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Scuba Diving and Wearing Glasses

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While water can magnify images by up to 33 percent due to refraction, however it doesn’t necessarily equate to clearer vision for, say, nearsighted divers, since refraction in the water causes the vision to be blurry, even for those who do not normally require vision correction.

Contact Lenses

Do not wear contact lenses while in the water in order to minimize the risk of eye infection, since it is very easy for water along with harmful bacteria to get absorbed by the contact lenses, which could lead to eyesight-threatening condition called Acanthamoeba keratitis.

Prescription Fitted Goggles

The use of goggles for improving vision underwater is one of the best solutions to this concern. These prescription, fitted masks work well because they stay in place and provide significant improvement to vision. They do cost a bit more, but the custom lenses and overall feel of these tend to be well worth it. Be sure to choose a pair of quality prescription goggles that fit well and that meets your specific needs precisely, including for bifocal or astigmatism correction. This option also lasts a lot longer allowing you to minimize the overall cost over the long term.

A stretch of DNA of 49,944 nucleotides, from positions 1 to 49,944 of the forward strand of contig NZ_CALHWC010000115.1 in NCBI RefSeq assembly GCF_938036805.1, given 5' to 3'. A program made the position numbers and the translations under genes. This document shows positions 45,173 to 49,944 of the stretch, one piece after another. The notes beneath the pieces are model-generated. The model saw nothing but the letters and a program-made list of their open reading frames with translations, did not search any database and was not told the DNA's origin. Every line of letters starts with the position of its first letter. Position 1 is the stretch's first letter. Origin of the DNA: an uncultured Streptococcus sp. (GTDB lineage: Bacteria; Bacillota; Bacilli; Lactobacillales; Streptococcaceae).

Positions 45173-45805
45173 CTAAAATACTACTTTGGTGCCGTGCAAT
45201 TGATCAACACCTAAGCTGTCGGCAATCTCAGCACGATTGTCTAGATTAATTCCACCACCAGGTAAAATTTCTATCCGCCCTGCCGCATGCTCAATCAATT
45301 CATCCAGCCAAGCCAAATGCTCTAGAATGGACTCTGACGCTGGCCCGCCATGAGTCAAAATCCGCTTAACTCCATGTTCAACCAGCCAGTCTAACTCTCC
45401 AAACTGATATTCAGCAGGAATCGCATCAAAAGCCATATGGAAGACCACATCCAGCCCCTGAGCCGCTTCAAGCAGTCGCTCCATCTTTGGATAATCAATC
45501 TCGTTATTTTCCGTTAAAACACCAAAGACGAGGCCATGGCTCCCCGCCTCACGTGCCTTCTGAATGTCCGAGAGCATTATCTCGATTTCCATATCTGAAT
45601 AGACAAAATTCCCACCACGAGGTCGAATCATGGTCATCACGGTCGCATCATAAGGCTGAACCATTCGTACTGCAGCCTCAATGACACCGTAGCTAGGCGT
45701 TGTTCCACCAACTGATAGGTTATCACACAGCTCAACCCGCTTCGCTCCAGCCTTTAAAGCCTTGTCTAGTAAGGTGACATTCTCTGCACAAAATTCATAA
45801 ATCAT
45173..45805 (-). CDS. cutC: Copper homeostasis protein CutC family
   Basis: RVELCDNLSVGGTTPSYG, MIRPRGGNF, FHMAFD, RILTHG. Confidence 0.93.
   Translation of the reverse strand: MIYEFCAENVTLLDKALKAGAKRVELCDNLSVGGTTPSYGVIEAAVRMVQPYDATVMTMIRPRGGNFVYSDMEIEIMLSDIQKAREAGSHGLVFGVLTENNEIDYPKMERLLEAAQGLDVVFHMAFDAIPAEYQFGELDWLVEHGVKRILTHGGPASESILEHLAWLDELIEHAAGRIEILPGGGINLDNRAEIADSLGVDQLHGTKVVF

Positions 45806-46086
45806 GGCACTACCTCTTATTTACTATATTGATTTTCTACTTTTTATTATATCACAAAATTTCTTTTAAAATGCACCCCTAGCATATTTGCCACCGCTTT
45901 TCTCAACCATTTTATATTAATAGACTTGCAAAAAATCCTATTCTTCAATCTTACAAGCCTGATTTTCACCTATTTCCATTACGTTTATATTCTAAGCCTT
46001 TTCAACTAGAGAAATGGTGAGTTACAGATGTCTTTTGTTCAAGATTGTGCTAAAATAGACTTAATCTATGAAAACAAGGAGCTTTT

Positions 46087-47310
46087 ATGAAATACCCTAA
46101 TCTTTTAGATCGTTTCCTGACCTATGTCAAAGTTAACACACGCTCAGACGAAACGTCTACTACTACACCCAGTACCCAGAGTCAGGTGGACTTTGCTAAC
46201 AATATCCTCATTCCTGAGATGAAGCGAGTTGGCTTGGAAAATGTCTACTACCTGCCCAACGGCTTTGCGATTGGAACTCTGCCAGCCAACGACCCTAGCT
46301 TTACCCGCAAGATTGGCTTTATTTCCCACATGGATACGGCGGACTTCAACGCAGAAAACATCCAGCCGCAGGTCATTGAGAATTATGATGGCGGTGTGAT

Do you need to wear vision correction under the water? To answer this question, take into consideration how bad your vision is. If it is significantly limited when you are not wearing your glasses or contact lenses above water, it will likely be impacted underwater as well. Don't feel as though you can't scuba dive, though; You can. With the help of prescription goggles designed just for your needs, you will be able to see all of the vibrant colors and images on the coral reefs as well as tell what your current oxygen gauge says. It may be easier than you think to find a solution.

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